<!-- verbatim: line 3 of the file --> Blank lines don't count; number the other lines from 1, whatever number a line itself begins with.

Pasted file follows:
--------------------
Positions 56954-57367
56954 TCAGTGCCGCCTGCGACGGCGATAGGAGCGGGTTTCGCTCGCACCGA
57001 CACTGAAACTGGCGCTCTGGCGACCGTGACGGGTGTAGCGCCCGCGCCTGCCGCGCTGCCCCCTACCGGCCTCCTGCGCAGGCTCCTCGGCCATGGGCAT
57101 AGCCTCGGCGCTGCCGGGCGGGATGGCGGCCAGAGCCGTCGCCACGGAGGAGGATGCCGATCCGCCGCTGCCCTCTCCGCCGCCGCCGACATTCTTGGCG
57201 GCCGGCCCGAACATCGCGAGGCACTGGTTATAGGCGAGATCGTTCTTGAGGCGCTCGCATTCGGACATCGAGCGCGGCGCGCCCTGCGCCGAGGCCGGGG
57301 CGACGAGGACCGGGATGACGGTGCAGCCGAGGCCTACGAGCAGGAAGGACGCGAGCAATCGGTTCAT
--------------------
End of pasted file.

57001 CACTGAAACTGGCGCTCTGGCGACCGTGACGGGTGTAGCGCCCGCGCCTGCCGCGCTGCCCCCTACCGGCCTCCTGCGCAGGCTCCTCGGCCATGGGCAT